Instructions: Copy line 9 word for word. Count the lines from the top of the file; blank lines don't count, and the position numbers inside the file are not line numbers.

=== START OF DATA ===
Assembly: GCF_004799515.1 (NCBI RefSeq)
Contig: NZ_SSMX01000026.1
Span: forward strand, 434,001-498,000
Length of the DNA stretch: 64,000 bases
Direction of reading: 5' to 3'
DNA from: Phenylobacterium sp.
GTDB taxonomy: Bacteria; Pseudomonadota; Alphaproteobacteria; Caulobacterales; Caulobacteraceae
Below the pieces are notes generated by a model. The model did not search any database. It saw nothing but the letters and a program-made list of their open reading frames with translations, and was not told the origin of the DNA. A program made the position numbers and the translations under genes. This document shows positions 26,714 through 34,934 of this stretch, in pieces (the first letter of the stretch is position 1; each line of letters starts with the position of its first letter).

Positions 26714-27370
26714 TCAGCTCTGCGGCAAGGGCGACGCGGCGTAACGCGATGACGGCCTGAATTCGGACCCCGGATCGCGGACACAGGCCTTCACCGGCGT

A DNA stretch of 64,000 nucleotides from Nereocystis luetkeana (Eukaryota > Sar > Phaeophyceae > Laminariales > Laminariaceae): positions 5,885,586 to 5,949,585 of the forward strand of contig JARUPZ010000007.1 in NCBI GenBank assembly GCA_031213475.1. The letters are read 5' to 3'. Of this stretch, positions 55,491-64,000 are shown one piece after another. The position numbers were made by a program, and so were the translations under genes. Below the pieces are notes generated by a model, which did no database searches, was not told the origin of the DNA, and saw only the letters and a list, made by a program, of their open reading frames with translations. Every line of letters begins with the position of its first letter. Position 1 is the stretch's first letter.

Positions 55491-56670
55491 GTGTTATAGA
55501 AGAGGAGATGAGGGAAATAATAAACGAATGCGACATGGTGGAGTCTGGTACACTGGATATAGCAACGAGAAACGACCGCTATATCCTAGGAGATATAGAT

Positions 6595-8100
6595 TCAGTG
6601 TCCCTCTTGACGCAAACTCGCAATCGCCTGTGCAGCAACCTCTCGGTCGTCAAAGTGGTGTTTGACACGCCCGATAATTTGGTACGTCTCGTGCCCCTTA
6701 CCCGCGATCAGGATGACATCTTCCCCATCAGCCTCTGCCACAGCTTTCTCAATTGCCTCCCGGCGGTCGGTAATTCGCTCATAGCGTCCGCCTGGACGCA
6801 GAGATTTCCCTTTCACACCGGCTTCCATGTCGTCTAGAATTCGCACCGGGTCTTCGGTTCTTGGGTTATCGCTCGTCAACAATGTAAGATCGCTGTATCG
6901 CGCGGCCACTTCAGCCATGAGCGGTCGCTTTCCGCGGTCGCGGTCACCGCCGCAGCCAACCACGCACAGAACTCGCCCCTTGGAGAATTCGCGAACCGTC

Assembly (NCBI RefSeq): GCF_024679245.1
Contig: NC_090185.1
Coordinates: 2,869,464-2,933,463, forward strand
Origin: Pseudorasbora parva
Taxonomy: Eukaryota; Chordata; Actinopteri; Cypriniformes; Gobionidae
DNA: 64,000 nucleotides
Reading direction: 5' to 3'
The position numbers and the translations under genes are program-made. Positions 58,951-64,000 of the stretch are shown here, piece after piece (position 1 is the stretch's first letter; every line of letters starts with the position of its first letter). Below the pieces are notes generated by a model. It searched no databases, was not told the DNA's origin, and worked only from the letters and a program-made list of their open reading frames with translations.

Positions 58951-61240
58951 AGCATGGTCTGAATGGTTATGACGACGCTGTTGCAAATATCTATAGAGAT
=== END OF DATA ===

Positions 26714-27370